"The Reader Over Your Shoulder", by R Graves and A Hodge

This book, first published in 1943, remains my favourite guide to the writing of good English. The poet and novelist, Robert Graves, well-known for his autobiography of 1929, "Goodbye to All That", but even more so for the historical novels, "I, Claudius" and "Claudius the God", was an elegant and entertaining writer, and while this work cannot guarantee that you will become the same, it will give you a first-class guide to achieving clarity, which is an essential first step .

I have the second edition, which is somewhat abridged. Part I, containing the first 130 pages of the text, is divided into eight chapters, with the following titles:


The peculiar qualities of English


The present confusion of English prose


Where is good English to be found?


The use and abuse of official English


The principles of clear statement - I


The principles of clear statement - II


The principles of clear statement - III


The graces of prose

Chapters V to VII contain the core of the advice on clarity, encapsulated in 25 numbered principles. Chapter VIII consists of a further 16 principles, identified by capital letters, to guide the reader towards elegance of style. Graves and Hodge (G&H) start this chapter: "There is a Debateable Land between the region governed by our numbered principles, those concerned with the secure conveyance of information, and the region governed by our lettered principles, those concerned with its graceful conveyance."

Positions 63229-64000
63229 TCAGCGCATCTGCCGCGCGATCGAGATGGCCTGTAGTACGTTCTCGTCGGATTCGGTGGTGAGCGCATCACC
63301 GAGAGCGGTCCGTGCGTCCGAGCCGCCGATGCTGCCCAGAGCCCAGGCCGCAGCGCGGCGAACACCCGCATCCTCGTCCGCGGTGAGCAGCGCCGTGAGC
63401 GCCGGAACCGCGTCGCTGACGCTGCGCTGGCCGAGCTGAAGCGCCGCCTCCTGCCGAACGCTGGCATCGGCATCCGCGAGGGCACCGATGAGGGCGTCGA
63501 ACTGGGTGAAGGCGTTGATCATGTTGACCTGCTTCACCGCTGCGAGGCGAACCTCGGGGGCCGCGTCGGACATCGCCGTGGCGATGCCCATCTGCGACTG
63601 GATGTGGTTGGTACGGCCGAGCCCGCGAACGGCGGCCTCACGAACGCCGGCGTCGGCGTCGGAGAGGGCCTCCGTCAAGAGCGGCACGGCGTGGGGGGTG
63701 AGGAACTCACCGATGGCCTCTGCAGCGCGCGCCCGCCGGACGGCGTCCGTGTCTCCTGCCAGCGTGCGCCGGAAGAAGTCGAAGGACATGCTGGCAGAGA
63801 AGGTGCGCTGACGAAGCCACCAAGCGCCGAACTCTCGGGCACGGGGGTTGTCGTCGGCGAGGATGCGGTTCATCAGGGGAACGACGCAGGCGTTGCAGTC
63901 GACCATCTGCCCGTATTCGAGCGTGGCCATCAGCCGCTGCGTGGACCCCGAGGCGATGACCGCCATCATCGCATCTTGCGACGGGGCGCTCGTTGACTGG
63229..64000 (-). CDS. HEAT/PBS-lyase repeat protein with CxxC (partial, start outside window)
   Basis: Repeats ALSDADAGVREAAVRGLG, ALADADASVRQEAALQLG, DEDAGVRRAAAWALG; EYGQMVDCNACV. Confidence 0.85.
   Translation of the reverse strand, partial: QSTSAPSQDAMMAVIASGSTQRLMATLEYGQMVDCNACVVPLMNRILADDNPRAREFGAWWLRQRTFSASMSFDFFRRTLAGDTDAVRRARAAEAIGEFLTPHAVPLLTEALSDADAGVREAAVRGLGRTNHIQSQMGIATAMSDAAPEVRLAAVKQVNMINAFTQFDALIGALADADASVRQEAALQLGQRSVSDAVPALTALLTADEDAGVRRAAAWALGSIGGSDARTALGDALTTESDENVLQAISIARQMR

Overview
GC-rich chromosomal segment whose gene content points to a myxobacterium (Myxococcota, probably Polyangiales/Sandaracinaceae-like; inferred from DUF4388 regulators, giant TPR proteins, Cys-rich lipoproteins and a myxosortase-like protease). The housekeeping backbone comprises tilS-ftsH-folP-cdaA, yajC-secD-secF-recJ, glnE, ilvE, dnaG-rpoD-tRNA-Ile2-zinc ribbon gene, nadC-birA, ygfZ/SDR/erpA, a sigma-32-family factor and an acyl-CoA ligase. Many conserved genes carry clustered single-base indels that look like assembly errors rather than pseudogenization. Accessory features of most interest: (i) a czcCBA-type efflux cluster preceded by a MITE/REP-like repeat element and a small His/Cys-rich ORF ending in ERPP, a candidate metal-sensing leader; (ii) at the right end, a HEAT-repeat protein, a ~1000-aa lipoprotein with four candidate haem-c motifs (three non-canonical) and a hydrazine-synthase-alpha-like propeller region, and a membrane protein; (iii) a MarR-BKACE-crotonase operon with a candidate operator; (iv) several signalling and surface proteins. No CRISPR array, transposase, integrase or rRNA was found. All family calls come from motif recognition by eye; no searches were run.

Part II consists of a series of short sections dealing with extracts from well-known authors from the first half of the 20th century. The authors include H G Wells, G B Shaw, Bertrand Russell and J Maynard Keynes; the first edition included Ernest Hemingway also. Each section is in four parts, with titles "Text", "Examination", "Fair Copy" and "Comment". "Text" is the author's original passage; it is liberally marked with superscripts at points where G&H have identified an infelicitous use of language. Each superscript consists of a number or capital letter identifying the contravened principle and, if necessary, a lower case letter to distinguish multiple contraventions of the same one. "Examination" consists of a set of notes, each relating to one of the superscripts, naming the contravened principle, quoting the offending phrase and explaining the nature of the contravention. "Fair Copy" is a version by G&H of what they believe the original author intended to convey. "Comment" varies in content, ranging over their view of the author's circumstances or intentions; biographical information; the nature of the extract or the stylistic problem it presents; or the reason for some aspect of their Fair Copy.

"The Reader Over Your Shoulder" is no longer available new, but Amazon has second-hand copies. Most of the comments on the Amazon web page are from readers who share my high opinion of this book.

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